Tue, 05 Jul 2022

Sunshine Coast man charged with possessing child abuse material

Australian Federal Police
24 Jun 2022, 16:04 GMT+10

A man from Queensland's Sunshine Coast has been charged with three counts of child abuse material-related offences by the AFP Brisbane Joint Anti Child Exploitation Team (JACET).

The Birtinya man, 43 is expected to appear in Maroochydore Magistrates Court today, 24 June 2022.

The investigation began in May 2022 when the AFP-led Australian Centre to Counter Child Exploitation (ACCCE) received a report from the United States' National Center for Missing and Exploited Children (NCMEC) about an online user uploading child abuse material using Yahoo and Google accounts.

Investigators from the AFP Brisbane JACET allegedly linked the Birtinya man to the associated accounts.

A search warrant was executed at the man's home on 18 May 2022 with investigators seizing a laptop, mobile phone, USB and printed images. The digital devices will now be subject to further forensic examination.

AFP Sergeant Bianca Warland said the AFP, together with its state and territory law enforcement partners, remained committed to protecting children.

"Anyone who views this material is committing a crime,'' Sergeant Warland said.

"This is not a victimless crime. Children are not commodities to be used for the abhorrent gratification of sexual predators."

The man was charged with:

Using a carriage service to transmit child pornography material, contrary to section 474.19(1)(a)(iii) Criminal Code 1995 (Cth); Possessing child abuse material obtained or accessed using a carriage, contrary to section 474.22A of the Criminal Code 1995 (Cth); Possessing child exploitation material, contrary to section 228D of the Criminal Code 1899 (Qld).

The maximum penalty for these offences is 15 years' imprisonment.

The AFP and its partners are committed to stopping child exploitation and abuse and the ACCCE is driving a collaborative national approach to combatting child abuse.

The ACCCE brings together specialist expertise and skills in a central hub, supporting investigations into online child sexual exploitation and developing prevention strategies focused on creating a safer online environment.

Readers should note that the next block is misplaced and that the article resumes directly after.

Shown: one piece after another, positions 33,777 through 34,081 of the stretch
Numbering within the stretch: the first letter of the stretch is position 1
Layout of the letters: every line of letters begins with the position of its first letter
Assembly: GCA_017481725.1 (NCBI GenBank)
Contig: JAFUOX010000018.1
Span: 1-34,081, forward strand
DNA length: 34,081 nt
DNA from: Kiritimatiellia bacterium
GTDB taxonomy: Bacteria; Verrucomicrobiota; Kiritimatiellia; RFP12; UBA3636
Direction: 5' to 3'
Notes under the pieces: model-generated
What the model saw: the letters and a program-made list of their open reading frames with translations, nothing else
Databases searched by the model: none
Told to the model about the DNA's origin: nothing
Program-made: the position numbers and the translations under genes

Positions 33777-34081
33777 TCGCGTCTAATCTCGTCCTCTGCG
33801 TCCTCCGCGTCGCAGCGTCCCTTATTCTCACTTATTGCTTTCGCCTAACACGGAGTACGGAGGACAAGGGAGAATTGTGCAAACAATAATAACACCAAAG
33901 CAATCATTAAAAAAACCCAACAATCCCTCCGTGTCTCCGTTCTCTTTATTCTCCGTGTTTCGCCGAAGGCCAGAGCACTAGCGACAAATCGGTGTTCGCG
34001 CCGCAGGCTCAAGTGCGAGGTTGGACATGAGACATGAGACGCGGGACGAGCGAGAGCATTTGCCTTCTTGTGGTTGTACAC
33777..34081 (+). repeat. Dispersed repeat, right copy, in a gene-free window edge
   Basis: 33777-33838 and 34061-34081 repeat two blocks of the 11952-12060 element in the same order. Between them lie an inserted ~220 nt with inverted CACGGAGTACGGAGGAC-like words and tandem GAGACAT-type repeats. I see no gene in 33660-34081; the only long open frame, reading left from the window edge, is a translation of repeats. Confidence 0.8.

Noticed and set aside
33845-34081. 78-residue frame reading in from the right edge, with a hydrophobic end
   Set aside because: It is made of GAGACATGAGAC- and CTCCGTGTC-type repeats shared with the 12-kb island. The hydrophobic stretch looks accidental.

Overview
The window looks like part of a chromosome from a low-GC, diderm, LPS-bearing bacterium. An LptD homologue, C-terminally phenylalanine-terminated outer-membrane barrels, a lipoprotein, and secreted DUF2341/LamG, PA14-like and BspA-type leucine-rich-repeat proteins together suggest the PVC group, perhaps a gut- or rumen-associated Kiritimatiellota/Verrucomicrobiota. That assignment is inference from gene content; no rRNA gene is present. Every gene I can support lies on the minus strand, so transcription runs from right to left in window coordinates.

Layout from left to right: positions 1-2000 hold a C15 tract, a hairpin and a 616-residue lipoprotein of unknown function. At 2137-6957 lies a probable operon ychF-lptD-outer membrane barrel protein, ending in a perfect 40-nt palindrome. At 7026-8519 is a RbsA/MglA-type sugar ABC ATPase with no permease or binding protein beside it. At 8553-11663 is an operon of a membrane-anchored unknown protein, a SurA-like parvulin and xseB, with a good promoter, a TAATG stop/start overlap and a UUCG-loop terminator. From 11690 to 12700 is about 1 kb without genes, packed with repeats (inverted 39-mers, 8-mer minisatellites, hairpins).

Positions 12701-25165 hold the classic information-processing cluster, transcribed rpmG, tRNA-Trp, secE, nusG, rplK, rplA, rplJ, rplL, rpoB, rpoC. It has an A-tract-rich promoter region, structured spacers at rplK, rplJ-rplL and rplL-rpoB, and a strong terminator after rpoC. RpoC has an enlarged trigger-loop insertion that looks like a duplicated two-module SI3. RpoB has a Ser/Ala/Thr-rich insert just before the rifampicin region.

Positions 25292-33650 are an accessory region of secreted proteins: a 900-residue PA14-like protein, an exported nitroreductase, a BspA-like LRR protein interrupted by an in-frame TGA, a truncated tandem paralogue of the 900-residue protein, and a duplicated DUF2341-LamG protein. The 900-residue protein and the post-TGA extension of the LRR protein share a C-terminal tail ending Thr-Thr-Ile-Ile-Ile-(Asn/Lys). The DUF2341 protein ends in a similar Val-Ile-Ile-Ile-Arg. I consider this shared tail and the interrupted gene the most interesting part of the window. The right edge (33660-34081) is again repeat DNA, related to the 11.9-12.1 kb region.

Members of the public who have information about people involved in child abuse and exploitation are urged to call Crime Stoppers on 1800 333 000 or www.accce.gov.au/report. If you know abuse is happening right now or a child is at risk, call police immediately on 000.

Research conducted by the ACCCE in 2020 revealed only about half of parents talked to their children about online safety.

An award-winning podcast launched last year by the ACCCE 'Closing The Net' is working to change that, showcasing that knowledge is power and that our only chance to help prevent this issue is if we bring a 'whole-of-community' response.

The podcast series offers valuable tips and advice on how to keep kids safe online. Listen to the Closing The Net podcast on your favourite streaming platform.

If you or someone you know are impacted by child sexual abuse and online exploitation there are support services available at www.accce.gov.au/support.

Advice and support for parents and carers about how they can help protect children online can be found at www.thinkuknow.org.au, an AFP-led education program designed to prevent online child sexual exploitation.

Note to media:

Use of term 'CHILD ABUSE' MATERIAL NOT 'CHILD PORNOGRAPHY'

The correct legal term is Child Abuse Material - the move to this wording was among amendments to Commonwealth legislation in 2019 to more accurately reflect the gravity of the crimes and the harm inflicted on victims.

Use of the phrase "child pornography" is inaccurate and benefits child sex abusers because it:

indicates legitimacy and compliance on the part of the victim and therefore legality on the part of the abuser; and conjures images of children posing in 'provocative' positions, rather than suffering horrific abuse.

Every photograph or video captures an actual situation where a child has been abused.

Media enquiries

AFP Media: (02) 5126 9297

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